July 23rd, 2006

krazy koati

Oh what a hit you would be

I went to Funan, formerly the IT mall, with the intention to buy a bundle of DVD-R blanks. What with being away several weeks and other things it turns out I've been away a good while. Quite a few of the stores were closed for ``upgrading'', by which they mean replacement. I thought one of them was a pleasantly eccentric shop where I occasionally buy some Mac software, but I just remembered wrong which floor it was on. It was there and in good order, and even was selling Civilization IV. I'd love to buy the game, but its system requirements were designed by people utterly unaware of real-world Macintosh system specifications. No Mac laptop sold more than three months ago is capable of playing it. Since more than half the Mac market is on laptops, it's amazing the company set itself up so boldly for failure. Their corporate response is, ``Sorry.'' Based on the game box, the centers of advanced civilization are the Saturn V rocket and Singapore's Central Business District. That's not a joke. Depicted buildings include the Maybank building, the OCBC building, and One UOB Plaza.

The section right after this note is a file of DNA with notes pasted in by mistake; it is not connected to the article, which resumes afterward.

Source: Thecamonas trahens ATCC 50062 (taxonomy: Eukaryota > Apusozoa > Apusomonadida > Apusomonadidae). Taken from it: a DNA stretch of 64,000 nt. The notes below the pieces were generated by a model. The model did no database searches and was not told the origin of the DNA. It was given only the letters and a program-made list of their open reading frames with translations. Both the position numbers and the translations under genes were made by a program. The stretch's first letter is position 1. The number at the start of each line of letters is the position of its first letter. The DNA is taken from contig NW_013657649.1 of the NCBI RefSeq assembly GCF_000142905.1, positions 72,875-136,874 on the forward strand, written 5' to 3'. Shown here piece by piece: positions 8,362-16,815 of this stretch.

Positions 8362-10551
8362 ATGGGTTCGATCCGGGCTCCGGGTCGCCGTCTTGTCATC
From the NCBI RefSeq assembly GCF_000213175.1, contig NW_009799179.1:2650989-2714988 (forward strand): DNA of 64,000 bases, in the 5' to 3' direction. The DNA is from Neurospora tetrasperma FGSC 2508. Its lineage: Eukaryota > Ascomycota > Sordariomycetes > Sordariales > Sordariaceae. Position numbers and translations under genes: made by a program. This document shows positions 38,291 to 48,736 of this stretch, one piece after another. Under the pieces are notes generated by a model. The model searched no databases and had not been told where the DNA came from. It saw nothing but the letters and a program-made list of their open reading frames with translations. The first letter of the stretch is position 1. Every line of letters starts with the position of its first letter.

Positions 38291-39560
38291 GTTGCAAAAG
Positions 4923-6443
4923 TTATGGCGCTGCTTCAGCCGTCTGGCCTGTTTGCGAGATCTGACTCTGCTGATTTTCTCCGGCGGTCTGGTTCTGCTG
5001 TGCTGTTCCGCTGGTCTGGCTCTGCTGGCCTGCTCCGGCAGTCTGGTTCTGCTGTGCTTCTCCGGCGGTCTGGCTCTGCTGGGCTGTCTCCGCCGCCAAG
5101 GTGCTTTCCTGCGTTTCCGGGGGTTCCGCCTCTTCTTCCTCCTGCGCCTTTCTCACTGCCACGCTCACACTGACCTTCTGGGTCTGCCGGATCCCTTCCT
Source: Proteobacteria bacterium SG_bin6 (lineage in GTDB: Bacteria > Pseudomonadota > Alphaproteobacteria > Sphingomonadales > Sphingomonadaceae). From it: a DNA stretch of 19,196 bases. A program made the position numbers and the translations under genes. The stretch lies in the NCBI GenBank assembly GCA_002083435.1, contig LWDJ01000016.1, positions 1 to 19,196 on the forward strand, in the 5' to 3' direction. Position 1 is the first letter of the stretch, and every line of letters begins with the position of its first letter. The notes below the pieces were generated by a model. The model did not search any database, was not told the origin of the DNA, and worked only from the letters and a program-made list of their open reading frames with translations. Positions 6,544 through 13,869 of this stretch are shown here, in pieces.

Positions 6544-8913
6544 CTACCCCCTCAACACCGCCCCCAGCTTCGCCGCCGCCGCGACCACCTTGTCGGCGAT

There was also a curious development at a niche called inbox. This is a corner of the fifth floor that was converted into a sort of unified-theme area, in that the floors and ceiling are dark compared to the cheery bright main mall, and instead of stores built into the edges there's a series of free-standing irregularly shaped smaller shops. But most of the shops were closed -- oh, there's the comic book niche, and the mobile phone niche, and the sure-looks-like-it-was-pirated software niche, but about two-thirds of these shops were not just closed but moved out, with nothing left inside but piles of dust, half-disassembled shelves, and empty water bottles.

I'd love to understand what happened, but the only unifying theme I could find among the closed places was that they were places which sold digital cameras or camera equipment. Many sold other things, yes, but the only remaining stores were those that had no camera-related sales. There are a few camera shops elsewhere in the mall still open -- I tried looking at telephoto lenses at one shop where the clerk kept asking if he could help me, to the point that I fled -- so it doesn't seem to represent a mall policy crackdown on cameras. But why would a dozen in one theme spot all close at once?

I forgot to buy the DVD-R blanks.

Trivia: By 1812 Great Britain's Royal Household spent £10,000 per year on candles. Source: George III, Christopher Hibbert.

Currently Reading: An Empire of Wealth, John Steele Gordon.